How then do we account for some Byzantine authors calling Samoil´s army ´Bulgar´?"

There are historic documents that show that Byzantine authors did use the word "Bulgars" to refer to Samoil´s soldiers. These however were not ethnic references. These were more like references to a certain "class" of people.

When the "Bulgars" arrived in the Balkans around the 7th century AD, their behaviour seemed unusual and barbaric. They were described by some as wild and highly uncivilized barbaric people who ate raw meat and buried their prisoners alive. In the eyes of the more cultivated Byzantines, besides being barbaric, these "Bulgars" seemed "uneducated", "primitive" and "dirty". With time the word "Bulgar" too became associated with "uneducated", "primitive" and "dirty".

Even today in modern Greek the word "bulgar" means "primitive". The French too define "Bulgar poetry" as the poetry of "common people". In some Macedonian dialects the verb "se izbugari" means "to have become rotten".

Therefore it would appear that some Byzantine authors called Samoil´s soldiers "Bulgars" not because they were ethnic Bulgarians but because they looked poor, dirty and seemed uneducated and primitive like the real Bulgars.

Assuming that during Tsar Samoil´s reign Macedonians were actually "Bulgars" as the modern Bulgarians would have us believe, then "Who were the historical Bulgars from whom they descended?"

Mainstream history tells us that the first Bulgars arrived in the Balkans around the 7th century AD and established their first State in the northeastern part of present day Bulgaria in 681 AD. If we are to believe that, and we have no reason not to, then who lived in Macedonia before the arrival of the Bulgars?

Those who subscribe to the "Slav migration theory" would say it was the Slavs who lived in Macedonia and had lived there for at least one and a half centuries before the arrival of the Bulgars.

Those who believe that the Macedonians descended from the ancient Macedonians, would say Macedonians lived in Macedonia at least a thousand years before the arrival of the Bulgars.

History also tells us that the "Bulgars" never settled in Macedonia . They may have looted and pillaged Macedonia but they never settled there. In fact when the Bulgars conducted campaigns in Macedonia they conducted them against the Macedonians.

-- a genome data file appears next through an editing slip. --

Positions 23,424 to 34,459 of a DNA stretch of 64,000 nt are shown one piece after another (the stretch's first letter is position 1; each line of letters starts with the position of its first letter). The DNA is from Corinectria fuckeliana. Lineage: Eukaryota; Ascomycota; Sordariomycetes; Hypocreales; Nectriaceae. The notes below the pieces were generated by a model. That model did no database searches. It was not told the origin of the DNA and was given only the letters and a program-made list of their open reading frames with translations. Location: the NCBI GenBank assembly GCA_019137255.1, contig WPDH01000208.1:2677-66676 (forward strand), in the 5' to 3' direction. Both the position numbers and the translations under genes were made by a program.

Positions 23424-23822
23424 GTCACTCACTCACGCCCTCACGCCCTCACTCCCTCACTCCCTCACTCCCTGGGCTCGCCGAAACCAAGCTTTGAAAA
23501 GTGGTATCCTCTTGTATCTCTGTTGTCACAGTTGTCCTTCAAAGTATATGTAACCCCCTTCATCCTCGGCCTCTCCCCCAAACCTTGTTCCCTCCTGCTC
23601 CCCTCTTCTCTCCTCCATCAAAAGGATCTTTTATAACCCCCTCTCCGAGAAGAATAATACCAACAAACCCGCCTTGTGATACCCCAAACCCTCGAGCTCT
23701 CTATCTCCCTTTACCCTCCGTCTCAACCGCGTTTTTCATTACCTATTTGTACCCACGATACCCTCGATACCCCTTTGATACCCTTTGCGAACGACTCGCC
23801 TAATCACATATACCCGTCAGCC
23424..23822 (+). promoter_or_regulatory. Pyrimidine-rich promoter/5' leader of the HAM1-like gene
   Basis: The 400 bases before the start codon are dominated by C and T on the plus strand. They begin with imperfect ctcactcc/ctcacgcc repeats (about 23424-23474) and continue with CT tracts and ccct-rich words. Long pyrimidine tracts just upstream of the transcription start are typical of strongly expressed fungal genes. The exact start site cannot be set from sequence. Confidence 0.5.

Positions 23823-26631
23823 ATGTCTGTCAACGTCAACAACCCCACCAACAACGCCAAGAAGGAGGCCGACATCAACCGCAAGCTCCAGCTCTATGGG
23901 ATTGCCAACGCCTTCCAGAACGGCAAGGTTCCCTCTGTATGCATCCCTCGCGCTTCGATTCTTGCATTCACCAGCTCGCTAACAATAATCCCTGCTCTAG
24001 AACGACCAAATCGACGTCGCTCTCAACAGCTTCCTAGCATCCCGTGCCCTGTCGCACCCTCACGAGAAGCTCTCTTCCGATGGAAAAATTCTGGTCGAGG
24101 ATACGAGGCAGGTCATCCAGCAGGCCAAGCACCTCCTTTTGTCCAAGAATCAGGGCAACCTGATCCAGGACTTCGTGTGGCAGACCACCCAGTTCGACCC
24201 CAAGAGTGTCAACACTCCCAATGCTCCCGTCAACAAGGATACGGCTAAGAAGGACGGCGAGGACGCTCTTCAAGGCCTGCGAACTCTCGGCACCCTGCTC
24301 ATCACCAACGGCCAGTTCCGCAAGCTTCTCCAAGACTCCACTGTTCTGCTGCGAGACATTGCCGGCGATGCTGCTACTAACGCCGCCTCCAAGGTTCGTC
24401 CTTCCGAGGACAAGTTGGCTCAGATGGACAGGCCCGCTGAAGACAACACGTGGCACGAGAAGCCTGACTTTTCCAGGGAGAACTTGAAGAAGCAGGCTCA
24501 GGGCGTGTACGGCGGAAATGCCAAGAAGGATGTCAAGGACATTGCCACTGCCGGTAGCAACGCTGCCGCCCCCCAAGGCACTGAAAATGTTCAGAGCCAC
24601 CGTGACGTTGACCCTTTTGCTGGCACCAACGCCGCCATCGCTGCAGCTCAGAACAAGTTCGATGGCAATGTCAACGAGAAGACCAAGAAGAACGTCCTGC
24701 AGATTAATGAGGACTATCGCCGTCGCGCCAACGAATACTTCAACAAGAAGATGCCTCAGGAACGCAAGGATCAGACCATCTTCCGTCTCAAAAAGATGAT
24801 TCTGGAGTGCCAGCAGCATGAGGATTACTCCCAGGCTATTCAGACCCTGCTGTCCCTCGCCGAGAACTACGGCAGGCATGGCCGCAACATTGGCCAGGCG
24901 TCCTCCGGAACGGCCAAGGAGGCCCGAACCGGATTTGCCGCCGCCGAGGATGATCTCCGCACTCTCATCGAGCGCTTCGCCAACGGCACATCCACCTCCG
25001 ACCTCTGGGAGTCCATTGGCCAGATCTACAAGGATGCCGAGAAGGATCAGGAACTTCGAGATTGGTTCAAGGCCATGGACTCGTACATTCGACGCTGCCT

Byzantine author Leonnis Diakonis in his book "History" wrote: "In September, Simeon the Bulgarian, advanced with his army against Constantinople . He robbed Thrace and Macedonia where he devastated and ruined everything." This testimony is taken from a Bulgarian history book (GIBI).

Nicholaos Mystikos also offers testimony about Bulgarian Middle Age terror in Macedonia : "ruined homes, burned churches and monasteries, raped virgins and tortured priests..."

There are many such testimonies of Bulgarian atrocities committed in Macedonia . Why would the Bulgars do that to themselves if Macedonians were truly Bulgarian?

If we are to assume, as some Bulgarians have done, that the Macedonians have descended from the Bulgars, then we need to have some basis for "when" the Macedonians became "Bulgars"; what century, what year and what month on which to make our assumptions? Obviously such information does not exist because the Macedonians are not and never where Bulgars!

Again then why are such claims still made? From what we know from history the Bulgars did invade Macedonia a couple of times for short periods of time during the Middle Ages. Unfortunately this act alone does not qualify as a valid reason for Macedonians to have become Bulgars. This is like saying because of Hitler´s occupation of France for four years, the French people are now ethnic Germans.